Newspaper article The Florida Times Union

Residents Asking City to Maintain Dirt Roads; but a Worry Is That Could Lead to Many Requests for Expensive Repairs

Newspaper article The Florida Times Union

Residents Asking City to Maintain Dirt Roads; but a Worry Is That Could Lead to Many Requests for Expensive Repairs

Article excerpt

Byline: Steve Patterson

While transportation boosters wait for new roads, bike paths and sidewalks from a Jacksonville City Council gas-tax vote this week, Mike Sellers is setting his sights lower.

He and his neighbors want the city to clean drainage lines and grade the dirt road tying their neighborhood to bustling Beach Boulevard.

That probably won't happen, but he figures he has to ask.

"I don't want to take them to court, but I guess that's the next thing," said Sellers, who has traded emails with the city's Public Works Department for most of the past decade, asking the city to maintain a road that he says old-time residents reported Duval County used to maintain before Jacksonville consolidated into one government in 1968.

"All we've ever asked is clean the ditch, maintain the road," he said. "We don't even say pave it. Just maintain it."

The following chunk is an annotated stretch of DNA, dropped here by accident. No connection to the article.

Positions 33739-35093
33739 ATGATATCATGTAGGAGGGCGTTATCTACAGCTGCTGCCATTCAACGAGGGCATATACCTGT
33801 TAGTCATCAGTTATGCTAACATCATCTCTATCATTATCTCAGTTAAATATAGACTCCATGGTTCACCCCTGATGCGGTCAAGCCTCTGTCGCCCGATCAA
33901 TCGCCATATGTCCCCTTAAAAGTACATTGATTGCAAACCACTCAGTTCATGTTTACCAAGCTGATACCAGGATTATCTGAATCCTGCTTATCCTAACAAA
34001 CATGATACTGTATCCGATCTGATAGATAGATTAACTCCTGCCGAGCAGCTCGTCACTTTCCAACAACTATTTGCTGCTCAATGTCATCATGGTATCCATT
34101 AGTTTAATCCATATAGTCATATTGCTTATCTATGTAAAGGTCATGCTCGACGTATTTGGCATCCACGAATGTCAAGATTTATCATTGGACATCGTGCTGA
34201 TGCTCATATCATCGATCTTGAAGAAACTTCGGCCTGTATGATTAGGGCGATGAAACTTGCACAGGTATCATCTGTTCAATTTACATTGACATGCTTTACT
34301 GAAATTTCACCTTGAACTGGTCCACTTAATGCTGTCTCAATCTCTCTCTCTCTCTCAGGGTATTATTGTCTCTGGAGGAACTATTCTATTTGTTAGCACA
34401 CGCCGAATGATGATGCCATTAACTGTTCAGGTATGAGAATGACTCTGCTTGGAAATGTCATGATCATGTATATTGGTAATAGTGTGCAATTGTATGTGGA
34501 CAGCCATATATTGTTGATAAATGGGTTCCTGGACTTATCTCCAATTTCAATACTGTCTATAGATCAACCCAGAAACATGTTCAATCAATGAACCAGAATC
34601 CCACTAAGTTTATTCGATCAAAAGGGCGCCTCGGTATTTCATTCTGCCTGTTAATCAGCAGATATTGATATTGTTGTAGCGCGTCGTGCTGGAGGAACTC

Others are asking the same thing, and being told no.

Jacksonville has 251 miles of roads on public rights of way - that's land the city owns - that Public Works won't maintain because they didn't don't meet standards, like being paved, that are required when roads are built today.

There are also more than 460 miles of private roads, where the quality can vary mile by mile.

City officials have worried that taking care of any of these streets would open a floodgate of requests for expensive work to fix sub-par streets.

"We are concerned about the other 714 miles of unmaintained roads that would be a substantial cost to the city annually to maintain," Public Works Director Jim Robinson emailed Councilwoman Lori Boyer last year.

"The precedent of accepting any of these miles ... is substantial. Therefore, we stand behind our long-standing policy of not including these roads for city maintenance."

Boyer said it doesn't have to be an all-or-nothing choice. She pointed out that neighboring counties, where unpaved roads are more common, have rules and standards for dirt roads as well as blacktop. …

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